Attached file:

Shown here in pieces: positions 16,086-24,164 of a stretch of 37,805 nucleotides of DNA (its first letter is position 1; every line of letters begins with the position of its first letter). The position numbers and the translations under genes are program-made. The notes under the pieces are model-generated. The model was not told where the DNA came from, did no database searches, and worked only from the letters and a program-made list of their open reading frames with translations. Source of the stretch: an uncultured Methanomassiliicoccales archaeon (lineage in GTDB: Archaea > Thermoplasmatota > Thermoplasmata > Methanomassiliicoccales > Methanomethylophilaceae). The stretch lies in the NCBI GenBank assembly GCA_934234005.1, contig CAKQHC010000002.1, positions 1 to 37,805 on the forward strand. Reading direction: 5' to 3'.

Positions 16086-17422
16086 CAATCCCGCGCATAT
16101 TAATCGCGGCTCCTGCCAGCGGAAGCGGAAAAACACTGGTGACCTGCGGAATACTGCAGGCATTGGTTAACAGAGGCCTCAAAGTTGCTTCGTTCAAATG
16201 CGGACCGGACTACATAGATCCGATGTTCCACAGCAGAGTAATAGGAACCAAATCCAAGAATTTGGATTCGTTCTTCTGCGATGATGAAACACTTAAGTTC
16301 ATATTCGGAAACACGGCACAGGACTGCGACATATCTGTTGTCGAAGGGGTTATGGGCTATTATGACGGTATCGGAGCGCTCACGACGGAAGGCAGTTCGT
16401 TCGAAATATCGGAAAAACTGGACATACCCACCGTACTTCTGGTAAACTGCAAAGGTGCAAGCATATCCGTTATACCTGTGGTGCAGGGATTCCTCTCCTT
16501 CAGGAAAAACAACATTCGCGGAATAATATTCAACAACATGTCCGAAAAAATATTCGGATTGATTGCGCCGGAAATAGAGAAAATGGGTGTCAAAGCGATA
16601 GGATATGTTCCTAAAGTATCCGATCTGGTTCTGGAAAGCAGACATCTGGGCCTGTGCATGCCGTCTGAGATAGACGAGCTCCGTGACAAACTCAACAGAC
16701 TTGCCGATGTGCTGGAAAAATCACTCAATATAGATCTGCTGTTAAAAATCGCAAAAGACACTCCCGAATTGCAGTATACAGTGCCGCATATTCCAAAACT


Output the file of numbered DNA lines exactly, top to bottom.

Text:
Shown here in pieces: positions 16,086-24,164 of a stretch of 37,805 nucleotides of DNA (its first letter is position 1; every line of letters begins with the position of its first letter). The position numbers and the translations under genes are program-made. The notes under the pieces are model-generated. The model was not told where the DNA came from, did no database searches, and worked only from the letters and a program-made list of their open reading frames with translations. Source of the stretch: an uncultured Methanomassiliicoccales archaeon (lineage in GTDB: Archaea > Thermoplasmatota > Thermoplasmata > Methanomassiliicoccales > Methanomethylophilaceae). The stretch lies in the NCBI GenBank assembly GCA_934234005.1, contig CAKQHC010000002.1, positions 1 to 37,805 on the forward strand. Reading direction: 5' to 3'.

Positions 16086-17422
16086 CAATCCCGCGCATAT
16101 TAATCGCGGCTCCTGCCAGCGGAAGCGGAAAAACACTGGTGACCTGCGGAATACTGCAGGCATTGGTTAACAGAGGCCTCAAAGTTGCTTCGTTCAAATG
16201 CGGACCGGACTACATAGATCCGATGTTCCACAGCAGAGTAATAGGAACCAAATCCAAGAATTTGGATTCGTTCTTCTGCGATGATGAAACACTTAAGTTC
16301 ATATTCGGAAACACGGCACAGGACTGCGACATATCTGTTGTCGAAGGGGTTATGGGCTATTATGACGGTATCGGAGCGCTCACGACGGAAGGCAGTTCGT
16401 TCGAAATATCGGAAAAACTGGACATACCCACCGTACTTCTGGTAAACTGCAAAGGTGCAAGCATATCCGTTATACCTGTGGTGCAGGGATTCCTCTCCTT
16501 CAGGAAAAACAACATTCGCGGAATAATATTCAACAACATGTCCGAAAAAATATTCGGATTGATTGCGCCGGAAATAGAGAAAATGGGTGTCAAAGCGATA
16601 GGATATGTTCCTAAAGTATCCGATCTGGTTCTGGAAAGCAGACATCTGGGCCTGTGCATGCCGTCTGAGATAGACGAGCTCCGTGACAAACTCAACAGAC
16701 TTGCCGATGTGCTGGAAAAATCACTCAATATAGATCTGCTGTTAAAAATCGCAAAAGACACTCCCGAATTGCAGTATACAGTGCCGCATATTCCAAAACT